The introduction of industry-wide pension plans looks like scoring a first for Belgium in the European arena of occupational pensions – a quasi DC plan with an annual minimum guarantee of 3.25%.
Some would argue that this is not a DC plan at all. They may be right. Whatever it is: DB, DC or hybrid, the Belgian model could define the future of Europe’s mass occupational pensions market. Belgium already has a number of successful sector funds, such as Fonds de Pension Métal, the scheme for metal industry workers. Other major sectors are waiting in the wings for the Vandenbroucke law to give them status. The government certainly has ambition – aiming for two thirds of the population to be covered by sector funds, although privately conceding that half would be a reasonable expectation.
When finally introduced, these plans could in essence be either DC or DB with a career-smoothed average for everyone in the sector.
The crux issue, however, has been that question of guarantees – anathema to today’s investment industry!
This principle was rubber-stamped around a year ago by the government, and Henk Becqauert, cabinet adviser to Frank Vandenbroucke, the Belgian minister of social affairs and pensions believes the debate has matured: “The industry is now looking at solutions that don’t throw away these guarantees, but that limit their cost. There are, of course, some discussions on the 3.25% level because interest rates are very low at the moment, and I understand these concerns. But, on the other hand, I always say that the 3.25% is a long-term guarantee not a yearly one.”
Becquaert concedes the problem that worker mobility means that any long-term guarantee can actually be short-term because when workers change jobs they will be entitled to take their guaranteed pot with them.
This means that the capital has to be both liquid and safe. If there is significant worker movement in sectors, it could be that the guarantee has to be given after just two or three years.
“Companies are looking at how to limit these risks of mobility and I’m pretty sure that they will find a solution, “ says Becquaert.
“One solution is an agreement between pension institutions about taking over this guarantee, so they don’t have to transfer the actual money at the time of the move.
Becquaert says that he has been advised that in the long term the 3.25% guarantee is not a problem. And, in the socially oriented manner of the current Belgian government, he is keen that there could be a collective response to sharing this guarantee.
But the government is not naïve. “Of course, you have to take into account which institutions could be in this system. Pension funds that take a lot of risk would not be accepted. There are institutions that invest very professionally and diversify risk and there would need to be some standards of risk limitation.”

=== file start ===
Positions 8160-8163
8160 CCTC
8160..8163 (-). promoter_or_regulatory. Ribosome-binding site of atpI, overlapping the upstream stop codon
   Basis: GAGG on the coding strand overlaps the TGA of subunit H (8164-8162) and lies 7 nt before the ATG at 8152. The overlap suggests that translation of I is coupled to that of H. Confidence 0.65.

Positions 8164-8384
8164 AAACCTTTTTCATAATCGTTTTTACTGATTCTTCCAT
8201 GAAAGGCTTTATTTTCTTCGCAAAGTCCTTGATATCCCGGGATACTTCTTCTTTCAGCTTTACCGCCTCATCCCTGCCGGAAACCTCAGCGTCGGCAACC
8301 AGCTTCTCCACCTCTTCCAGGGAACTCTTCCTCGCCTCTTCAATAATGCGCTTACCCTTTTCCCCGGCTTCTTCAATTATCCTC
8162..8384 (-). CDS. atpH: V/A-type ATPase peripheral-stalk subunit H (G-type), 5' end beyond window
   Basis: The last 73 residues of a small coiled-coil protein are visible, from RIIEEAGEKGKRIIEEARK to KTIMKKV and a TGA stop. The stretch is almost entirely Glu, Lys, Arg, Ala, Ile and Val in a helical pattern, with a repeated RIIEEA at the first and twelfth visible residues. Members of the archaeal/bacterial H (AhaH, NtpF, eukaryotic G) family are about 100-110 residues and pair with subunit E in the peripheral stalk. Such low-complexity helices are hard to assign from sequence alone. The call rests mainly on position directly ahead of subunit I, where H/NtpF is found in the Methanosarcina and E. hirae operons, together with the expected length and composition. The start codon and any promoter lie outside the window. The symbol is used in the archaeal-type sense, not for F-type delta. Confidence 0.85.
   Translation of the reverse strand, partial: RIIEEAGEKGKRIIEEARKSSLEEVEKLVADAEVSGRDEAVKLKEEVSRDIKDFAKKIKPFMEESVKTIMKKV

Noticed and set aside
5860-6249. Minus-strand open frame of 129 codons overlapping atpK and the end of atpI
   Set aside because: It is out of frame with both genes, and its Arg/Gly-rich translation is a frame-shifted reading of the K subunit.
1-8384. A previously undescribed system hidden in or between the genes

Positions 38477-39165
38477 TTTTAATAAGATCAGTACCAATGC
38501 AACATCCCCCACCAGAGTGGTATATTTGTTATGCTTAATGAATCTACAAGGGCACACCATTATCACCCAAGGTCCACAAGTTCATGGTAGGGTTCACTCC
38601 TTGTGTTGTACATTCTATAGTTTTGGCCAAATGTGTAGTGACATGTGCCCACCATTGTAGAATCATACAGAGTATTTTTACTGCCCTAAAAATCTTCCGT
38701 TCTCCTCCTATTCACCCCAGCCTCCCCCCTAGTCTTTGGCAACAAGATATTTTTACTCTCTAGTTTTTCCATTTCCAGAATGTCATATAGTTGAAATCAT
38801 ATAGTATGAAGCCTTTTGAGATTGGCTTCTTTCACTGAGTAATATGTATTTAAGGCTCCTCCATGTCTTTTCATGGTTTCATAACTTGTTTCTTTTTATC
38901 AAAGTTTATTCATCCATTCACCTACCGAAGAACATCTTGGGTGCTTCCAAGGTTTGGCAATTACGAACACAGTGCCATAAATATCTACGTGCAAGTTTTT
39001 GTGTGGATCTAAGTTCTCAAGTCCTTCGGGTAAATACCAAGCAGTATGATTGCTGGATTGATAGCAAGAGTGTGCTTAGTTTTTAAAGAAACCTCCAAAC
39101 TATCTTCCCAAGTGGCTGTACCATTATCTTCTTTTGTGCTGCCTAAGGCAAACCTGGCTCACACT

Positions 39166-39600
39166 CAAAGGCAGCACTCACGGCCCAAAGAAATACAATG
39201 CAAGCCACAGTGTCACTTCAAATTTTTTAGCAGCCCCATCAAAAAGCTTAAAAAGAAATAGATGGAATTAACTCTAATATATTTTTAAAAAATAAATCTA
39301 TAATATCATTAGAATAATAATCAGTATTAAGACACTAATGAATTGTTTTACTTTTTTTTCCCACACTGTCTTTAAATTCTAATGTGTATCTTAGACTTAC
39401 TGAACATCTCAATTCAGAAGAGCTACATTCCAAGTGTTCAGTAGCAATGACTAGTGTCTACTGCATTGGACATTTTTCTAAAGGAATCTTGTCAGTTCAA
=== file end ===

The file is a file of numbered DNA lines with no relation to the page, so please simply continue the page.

To deal with any possible pay-out default, Becquaert says the idea is being explored of creating a special fund that covers this end risk and to which every pension fund in the sector system would pay a small tariff.
“It seems that a similar system exists in Germany,” says Becquaert.
Furthermore, to alleviate the high risk to the system in its early years, the government is stipulating that if an employee transfers company or leaves the system in the first five years then they get a guarantee at the rate of inflation if this is lower than 3.25%.
Becquaert is not worried that the guarantee will prove onerous to employers: “There are many employers who already give this type of guarantee if they have a DB scheme. Of course there are problems in tough markets, but even without guarantees there are pension funds in trouble.”
The question that begs then is just who could gain from this potentially huge inflow of assets over time.
Certainly, in Belgium where there is a guarantee insurance companies have an advantage. Insurers are able to work within accounting frameworks that mean they don’t have to guarantee the total sum of any assets they hold. Pension funds using an investment manager do not have this accounting luxury. The assets held have to be marked to market, meaning that a guarantee is effectively made for each euro – a riskier scenario by far.
However, investment managers in Belgium are not despondent. They point out that asset managers could offer pension funds the same types of low risk portfolios as life insurers – say 80% bonds and 20% in equities.
And while they concede that insurers do have an advantage, they believe it is not insurmountable, pointing out that pension funds have relatively cheap access to the reinsurance market as well as a number of independent administration providers.